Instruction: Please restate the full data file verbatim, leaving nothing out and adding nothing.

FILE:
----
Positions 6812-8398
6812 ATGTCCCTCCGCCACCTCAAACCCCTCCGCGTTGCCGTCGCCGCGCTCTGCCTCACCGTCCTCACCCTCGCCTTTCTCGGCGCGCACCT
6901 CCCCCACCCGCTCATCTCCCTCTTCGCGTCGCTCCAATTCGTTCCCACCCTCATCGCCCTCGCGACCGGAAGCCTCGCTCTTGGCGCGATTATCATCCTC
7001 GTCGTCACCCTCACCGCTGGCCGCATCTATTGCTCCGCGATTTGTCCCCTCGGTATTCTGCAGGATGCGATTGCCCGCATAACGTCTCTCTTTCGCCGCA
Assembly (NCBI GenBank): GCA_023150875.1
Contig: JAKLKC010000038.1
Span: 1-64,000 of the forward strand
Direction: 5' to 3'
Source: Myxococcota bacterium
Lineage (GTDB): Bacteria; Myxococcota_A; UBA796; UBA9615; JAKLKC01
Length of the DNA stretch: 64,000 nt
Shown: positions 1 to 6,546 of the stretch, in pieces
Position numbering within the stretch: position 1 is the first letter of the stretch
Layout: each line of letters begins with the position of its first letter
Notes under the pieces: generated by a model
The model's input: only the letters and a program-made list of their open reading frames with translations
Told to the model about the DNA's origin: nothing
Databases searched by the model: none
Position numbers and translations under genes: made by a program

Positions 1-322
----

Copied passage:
Positions 6812-8398
6812 ATGTCCCTCCGCCACCTCAAACCCCTCCGCGTTGCCGTCGCCGCGCTCTGCCTCACCGTCCTCACCCTCGCCTTTCTCGGCGCGCACCT
6901 CCCCCACCCGCTCATCTCCCTCTTCGCGTCGCTCCAATTCGTTCCCACCCTCATCGCCCTCGCGACCGGAAGCCTCGCTCTTGGCGCGATTATCATCCTC
7001 GTCGTCACCCTCACCGCTGGCCGCATCTATTGCTCCGCGATTTGTCCCCTCGGTATTCTGCAGGATGCGATTGCCCGCATAACGTCTCTCTTTCGCCGCA
Assembly (NCBI GenBank): GCA_023150875.1
Contig: JAKLKC010000038.1
Span: 1-64,000 of the forward strand
Direction: 5' to 3'
Source: Myxococcota bacterium
Lineage (GTDB): Bacteria; Myxococcota_A; UBA796; UBA9615; JAKLKC01
Length of the DNA stretch: 64,000 nt
Shown: positions 1 to 6,546 of the stretch, in pieces
Position numbering within the stretch: position 1 is the first letter of the stretch
Layout: each line of letters begins with the position of its first letter
Notes under the pieces: generated by a model
The model's input: only the letters and a program-made list of their open reading frames with translations
Told to the model about the DNA's origin: nothing
Databases searched by the model: none
Position numbers and translations under genes: made by a program

Positions 1-322